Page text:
The downhill attack of Arnold Schwarzenegger's commandos against the guerilla camp took more than four weeks to shoot. "The stunt people, Craig Baxley and his A-Team crew, would be working second unit," Chaves explains. "We would be doing other stuff. Then they would call us in. The mow-down scene, where we mowed down the jungle with our weapons, that took us three days to film - in the rain."
Still, it was on Predator that Chaves first encountered Arnold Schwarzeneggers's famous bent for practical jokes. "we were in southern Mexico for the waterfall stuff," he recounts. "It was heavy, heavy jungle, right in the middle of freaking nowhere - bugs you've never seen before, weird animals and a lot of frogs. So, Arnold and some of the crew got a whole bunch of frogs and put them in my hotel room.
"I was dead tired. I crawled into my bed and there were things moving. I turned on the light and there were frogs all over the place. Attack of the Freaking Frogs! I went down to the desk across the lobby and there in the lounge were Srnold and the boys, falling on the floor laughing."
Chaves bears no malice, though. "There were many practical jokes on that set," he explains. "Arnold is the forst to be the consummate professional, but at the same time, when things are tense, maybe not going right, he's the first to loosen eveyone up a bit with his humor. You have to do that sometimes."
But Chaves is hardly content as a victim. "I got Arnold back," he boasts, a mischievous grin lighting his face. "To keep his body tanned, Arnold would drop his pants during breaks, and take off his shirt. So, one day he was sitting in his chair in his boxers with a big, giant cigar. I squirted him with water and took a picture which I blew up to giant size and gave to him and Maria [Shriver] as a wedding present."
On the War of the Worlds set, Chaves reports, things are only a little different. "We're really into humor," he allows, "but most of what happens is spontaneous, like blooper stuff."
The War of the Worlds set is a huge maze of corridors, laboratories and store rooms, constructed as an underground U.S. Air Force base. Extras costumed in combat fatigues lounge around, waiting for the camera. A Metro Police officer stands nearby, indicating that today, weapons will be fired or pyrotecnics detonated.
Chaves describes the various patches and flashes on his uniform: a Special Forces patch (Ironhorse is a Green Beret, promoted in action in Vietnam); a jumpmaster's (parchute) badge; an 101st Airborne Division (famous for its tenacious stand at Bastogne in WWII) shoulder flash; and a Combat Infantryman's badge.
"It was very tough putting on the uniform again," says the veteran. "Just befroe I left the Army in '73, a bunch of my buddies and I got together for a party. I'll never forget going out into this filed near Big Sur and taking all my green uniforms and putting them into this big pile and having a huge bonfire. I swore I would never wear O.D. green again. Seven years later, of course, I was on stage in Tracers, completely engulfed in O.D. green, but that was because I had a chance to show somebody what it's like to be inside this uniform."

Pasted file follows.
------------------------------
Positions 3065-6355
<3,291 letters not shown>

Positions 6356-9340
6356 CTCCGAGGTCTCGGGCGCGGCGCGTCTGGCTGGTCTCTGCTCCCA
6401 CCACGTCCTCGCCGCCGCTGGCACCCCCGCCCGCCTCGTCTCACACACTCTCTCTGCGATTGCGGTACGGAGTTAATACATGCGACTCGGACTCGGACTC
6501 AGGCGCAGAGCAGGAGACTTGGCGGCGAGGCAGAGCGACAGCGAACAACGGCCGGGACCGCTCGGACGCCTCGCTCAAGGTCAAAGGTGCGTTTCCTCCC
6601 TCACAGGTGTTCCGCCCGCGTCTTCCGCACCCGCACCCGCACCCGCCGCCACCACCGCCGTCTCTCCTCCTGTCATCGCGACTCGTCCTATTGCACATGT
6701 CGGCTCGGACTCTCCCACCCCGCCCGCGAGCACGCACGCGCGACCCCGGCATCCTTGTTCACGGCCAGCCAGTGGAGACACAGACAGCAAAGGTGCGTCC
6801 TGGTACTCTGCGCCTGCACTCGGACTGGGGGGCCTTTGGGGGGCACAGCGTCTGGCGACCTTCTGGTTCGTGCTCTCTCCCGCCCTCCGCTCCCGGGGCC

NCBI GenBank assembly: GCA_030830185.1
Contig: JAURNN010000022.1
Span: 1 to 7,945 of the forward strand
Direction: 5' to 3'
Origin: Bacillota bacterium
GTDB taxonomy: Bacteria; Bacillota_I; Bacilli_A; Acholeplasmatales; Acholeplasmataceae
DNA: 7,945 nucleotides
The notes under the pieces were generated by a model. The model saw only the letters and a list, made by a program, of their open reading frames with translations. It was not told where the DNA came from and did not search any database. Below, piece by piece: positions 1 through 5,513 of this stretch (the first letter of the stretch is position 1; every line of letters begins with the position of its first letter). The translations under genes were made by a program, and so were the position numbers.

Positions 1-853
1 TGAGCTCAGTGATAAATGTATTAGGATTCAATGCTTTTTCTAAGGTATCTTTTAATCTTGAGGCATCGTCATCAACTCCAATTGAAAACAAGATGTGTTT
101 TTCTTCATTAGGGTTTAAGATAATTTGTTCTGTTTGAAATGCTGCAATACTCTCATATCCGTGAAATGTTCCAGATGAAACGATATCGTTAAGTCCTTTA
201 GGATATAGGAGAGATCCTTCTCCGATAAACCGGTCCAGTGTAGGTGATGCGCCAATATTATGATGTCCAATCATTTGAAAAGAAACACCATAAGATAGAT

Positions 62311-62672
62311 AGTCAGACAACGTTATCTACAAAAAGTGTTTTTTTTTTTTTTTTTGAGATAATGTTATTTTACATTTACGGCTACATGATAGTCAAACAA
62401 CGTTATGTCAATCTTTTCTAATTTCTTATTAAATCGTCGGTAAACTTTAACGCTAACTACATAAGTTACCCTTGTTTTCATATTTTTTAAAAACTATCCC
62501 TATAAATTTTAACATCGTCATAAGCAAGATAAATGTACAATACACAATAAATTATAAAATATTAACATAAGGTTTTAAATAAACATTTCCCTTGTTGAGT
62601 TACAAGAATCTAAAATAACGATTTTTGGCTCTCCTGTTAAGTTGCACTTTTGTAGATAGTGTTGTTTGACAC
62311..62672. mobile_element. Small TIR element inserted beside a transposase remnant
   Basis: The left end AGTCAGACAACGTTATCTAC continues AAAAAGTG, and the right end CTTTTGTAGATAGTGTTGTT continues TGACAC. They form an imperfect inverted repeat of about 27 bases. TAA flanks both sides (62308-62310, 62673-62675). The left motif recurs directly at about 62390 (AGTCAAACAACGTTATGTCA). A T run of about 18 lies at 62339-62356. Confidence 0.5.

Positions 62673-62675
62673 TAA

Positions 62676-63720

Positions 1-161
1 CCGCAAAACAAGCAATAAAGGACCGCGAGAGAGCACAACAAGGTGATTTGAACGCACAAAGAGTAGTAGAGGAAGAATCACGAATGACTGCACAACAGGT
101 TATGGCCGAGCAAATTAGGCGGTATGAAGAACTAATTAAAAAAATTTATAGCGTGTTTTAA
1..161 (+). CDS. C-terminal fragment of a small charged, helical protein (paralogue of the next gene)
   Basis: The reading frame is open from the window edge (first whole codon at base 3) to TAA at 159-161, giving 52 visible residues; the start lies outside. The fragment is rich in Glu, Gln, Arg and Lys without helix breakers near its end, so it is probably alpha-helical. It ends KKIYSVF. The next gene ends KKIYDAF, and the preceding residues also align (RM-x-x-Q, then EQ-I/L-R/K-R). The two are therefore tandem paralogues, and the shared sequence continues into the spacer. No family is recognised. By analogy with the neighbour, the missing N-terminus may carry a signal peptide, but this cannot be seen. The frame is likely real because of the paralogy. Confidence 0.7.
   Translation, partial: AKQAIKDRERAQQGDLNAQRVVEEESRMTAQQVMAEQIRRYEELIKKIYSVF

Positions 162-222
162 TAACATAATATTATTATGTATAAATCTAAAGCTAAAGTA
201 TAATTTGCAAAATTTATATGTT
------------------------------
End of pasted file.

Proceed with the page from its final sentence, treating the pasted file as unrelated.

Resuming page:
That's a concern Chaves retains in his portrayal of Lt. Col. Ironhorse. "I'm able to give an insight to what this character is like," he maintains. "Even though he has been whitewashed by West Point, and has this facade of strict hardness over him, Ironhorse still has his humanness inside. His more sensitive, vulnerable side is coming out more, I hope, as the series progresses.
"There are positive aspects to military discipline," Chaves elaborates, "which I fell are very important, and that you must have. I don't think anyone would like to have the police in their neighborhood go away. In the same way, I don't think we can be completely negative about the military. They protect us and help us in many ways, such as in natural disasters."
Chaves retired from the Army with a "Specialist 4" classification, or corporal's rank, but he finds no problem with protraying an officer. "It's great," he says. "My father always wanted me to be an officer, and of course as an actor, the responsibility is not nearly as great as in real life. I have the utmost respect for officers. It's a very difficult job. You don't have many friends, and sometimes you have to make life-and-death decisions. People think that officers make these decisions without any heart, but I have seen grown men sit down and cry when they lose a man. They have to live with mistakes like that for the rest of their lives. So, it's an honor, to be perfectly honest, to portray a character like Ironhorse. I hope I get it right."